Social Engineering 101: Phishing

by Trava, Cyber Risk Management

When it comes to attacks on human error, the only defense is knowledge. Protect yourself.

The methods used by hackers today are clever and deceptive. They have ways to bypass your security and wreak havoc in a matter of minutes. Staying up to date on your security measures like firewalls, data encryption, and multi-factor authentication are all great first steps.

These days, however, hackers are most prone to attacking a weak point that is common for every business: People. Hackers are using our own interpersonal relationships against us to break into secure data and cost businesses millions of dollars in damages or ransom. These attacks prey on human error, and the only defense is knowledge.

This series will go in depth into a few of the most common types of Social Engineering attacks. You will know how to identify an attack and how to handle it before it's too late.

Phishing, Vishing, and Smishing

Phishing is the most common type of social engineering attack there is. Chances are you've seen some poor attempts in your email's spam folder throughout the years. Phishing is the attempt to steal a user's information by sending emails posing as vendors, customers, or partner companies asking for some kind of action from the email recipient. Vishing is similar to phishing only they use phone calls (voice phishing), and smishing uses text messages (SMS phishing).

All three variations utilize the same or very similar tactics, so spotting them and defending against them involves the same steps for all. In their basic forms, phishing attacks cast a wide net and hope to get one or two victims out of dozens of phony emails.

Spear Phishing is the method of picking a specific target and tailoring an email to that person for the best chance of success. Whaling is similar, but the attackers will specifically target high ranking executives (CEOs, CFOs, COOs) within a company. They conduct research on their targets to determine the most likely approach to get a response.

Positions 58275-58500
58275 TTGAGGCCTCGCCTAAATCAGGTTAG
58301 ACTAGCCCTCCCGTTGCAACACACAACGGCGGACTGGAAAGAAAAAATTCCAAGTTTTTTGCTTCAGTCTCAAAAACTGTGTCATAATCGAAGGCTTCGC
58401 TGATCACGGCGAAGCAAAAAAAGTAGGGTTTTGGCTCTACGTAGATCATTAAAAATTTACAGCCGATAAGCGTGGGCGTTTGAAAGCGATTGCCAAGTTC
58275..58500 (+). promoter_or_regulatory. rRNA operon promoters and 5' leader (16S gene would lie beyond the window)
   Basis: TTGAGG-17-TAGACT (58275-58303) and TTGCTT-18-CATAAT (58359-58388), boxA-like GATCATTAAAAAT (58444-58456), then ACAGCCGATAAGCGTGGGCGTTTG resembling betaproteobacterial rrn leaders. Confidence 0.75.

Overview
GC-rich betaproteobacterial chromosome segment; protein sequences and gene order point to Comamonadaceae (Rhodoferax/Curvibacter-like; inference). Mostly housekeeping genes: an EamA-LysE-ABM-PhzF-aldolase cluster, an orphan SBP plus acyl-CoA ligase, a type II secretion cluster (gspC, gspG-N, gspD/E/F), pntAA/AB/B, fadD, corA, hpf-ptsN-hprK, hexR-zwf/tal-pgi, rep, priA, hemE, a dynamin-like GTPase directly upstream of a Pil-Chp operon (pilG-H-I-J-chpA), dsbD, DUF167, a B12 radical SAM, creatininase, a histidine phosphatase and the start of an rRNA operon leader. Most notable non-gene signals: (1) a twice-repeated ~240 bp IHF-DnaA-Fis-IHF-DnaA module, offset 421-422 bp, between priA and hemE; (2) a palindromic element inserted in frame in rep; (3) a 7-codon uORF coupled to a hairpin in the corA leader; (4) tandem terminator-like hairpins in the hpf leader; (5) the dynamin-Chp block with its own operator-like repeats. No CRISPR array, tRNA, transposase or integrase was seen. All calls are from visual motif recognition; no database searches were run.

Phishing Techniques

Understanding the different types of phishing is only half of the battle. Listed below are the common deployment tactics used by hackers.

  • Tax-Themed Attacks. Bad actors will often impersonate tax professionals in order to extract sensitive information. They often have a link that reroutes to a site that gives social engineering attackers access to your system.
  • Invoice Fraud. Attackers will often send notices for outstanding invoices pretending to be known vendors or companies. Links provided will likely direct you to sites that sneakily download mallard or other hacking tools they can use to get deep into your protected data.
  • Downloads. Hackers sometimes impersonate trusted figures from within companies or in communities with emails containing downloadable files like PDFs or Word Documents that can contain harmful malware. Sometimes, these tools can go unnoticed for months while the extract data slowly and stealthily. They can extract your login credentials to get access to all kinds of private information.

What can you do to prevent phishing?

Knowing what to look for when it comes to social engineering attacks like phishing is the foundation of protecting your sensitive data, but there are tools that can help you prepare for them as well. Phishing simulations can provide your entire organization training and show you where you are most vulnerable to phishing scams. Trava Security offers an industry leading phishing simulation to get your staff up to speed on current techniques and how to spot them before any damage is done.

Trava can also provide full system vulnerability scans so you can give your business the best possible chance of fighting off all attacks. The scan can analyze everything from password protocols to multi-factor authentication effectiveness to help defend your network even if a phishing scam gets through the first line of defense. Click here to schedule a demo today.

Watch as Trava Director of Engineering Josh Hurst demonstrates Trava's phishing simulation.


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